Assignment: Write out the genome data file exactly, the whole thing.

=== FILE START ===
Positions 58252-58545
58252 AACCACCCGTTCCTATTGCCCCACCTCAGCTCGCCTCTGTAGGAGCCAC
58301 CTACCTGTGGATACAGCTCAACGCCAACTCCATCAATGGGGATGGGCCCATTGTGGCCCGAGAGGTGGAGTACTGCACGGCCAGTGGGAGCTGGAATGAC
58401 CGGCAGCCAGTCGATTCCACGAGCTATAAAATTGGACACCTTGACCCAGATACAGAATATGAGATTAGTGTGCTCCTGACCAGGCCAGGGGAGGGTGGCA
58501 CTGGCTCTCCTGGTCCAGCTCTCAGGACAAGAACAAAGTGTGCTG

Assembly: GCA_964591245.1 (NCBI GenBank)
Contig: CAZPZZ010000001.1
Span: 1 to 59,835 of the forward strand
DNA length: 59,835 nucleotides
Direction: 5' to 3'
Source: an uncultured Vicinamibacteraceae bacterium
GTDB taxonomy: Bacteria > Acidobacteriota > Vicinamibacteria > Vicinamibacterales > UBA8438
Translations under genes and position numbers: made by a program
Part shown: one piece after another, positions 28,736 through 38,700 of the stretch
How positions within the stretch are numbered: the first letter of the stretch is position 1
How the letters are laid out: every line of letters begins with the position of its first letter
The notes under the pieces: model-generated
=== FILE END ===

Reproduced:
Positions 58252-58545
58252 AACCACCCGTTCCTATTGCCCCACCTCAGCTCGCCTCTGTAGGAGCCAC
58301 CTACCTGTGGATACAGCTCAACGCCAACTCCATCAATGGGGATGGGCCCATTGTGGCCCGAGAGGTGGAGTACTGCACGGCCAGTGGGAGCTGGAATGAC
58401 CGGCAGCCAGTCGATTCCACGAGCTATAAAATTGGACACCTTGACCCAGATACAGAATATGAGATTAGTGTGCTCCTGACCAGGCCAGGGGAGGGTGGCA
58501 CTGGCTCTCCTGGTCCAGCTCTCAGGACAAGAACAAAGTGTGCTG

Assembly: GCA_964591245.1 (NCBI GenBank)
Contig: CAZPZZ010000001.1
Span: 1 to 59,835 of the forward strand
DNA length: 59,835 nucleotides
Direction: 5' to 3'
Source: an uncultured Vicinamibacteraceae bacterium
GTDB taxonomy: Bacteria > Acidobacteriota > Vicinamibacteria > Vicinamibacterales > UBA8438
Translations under genes and position numbers: made by a program
Part shown: one piece after another, positions 28,736 through 38,700 of the stretch
How positions within the stretch are numbered: the first letter of the stretch is position 1
How the letters are laid out: every line of letters begins with the position of its first letter
The notes under the pieces: model-generated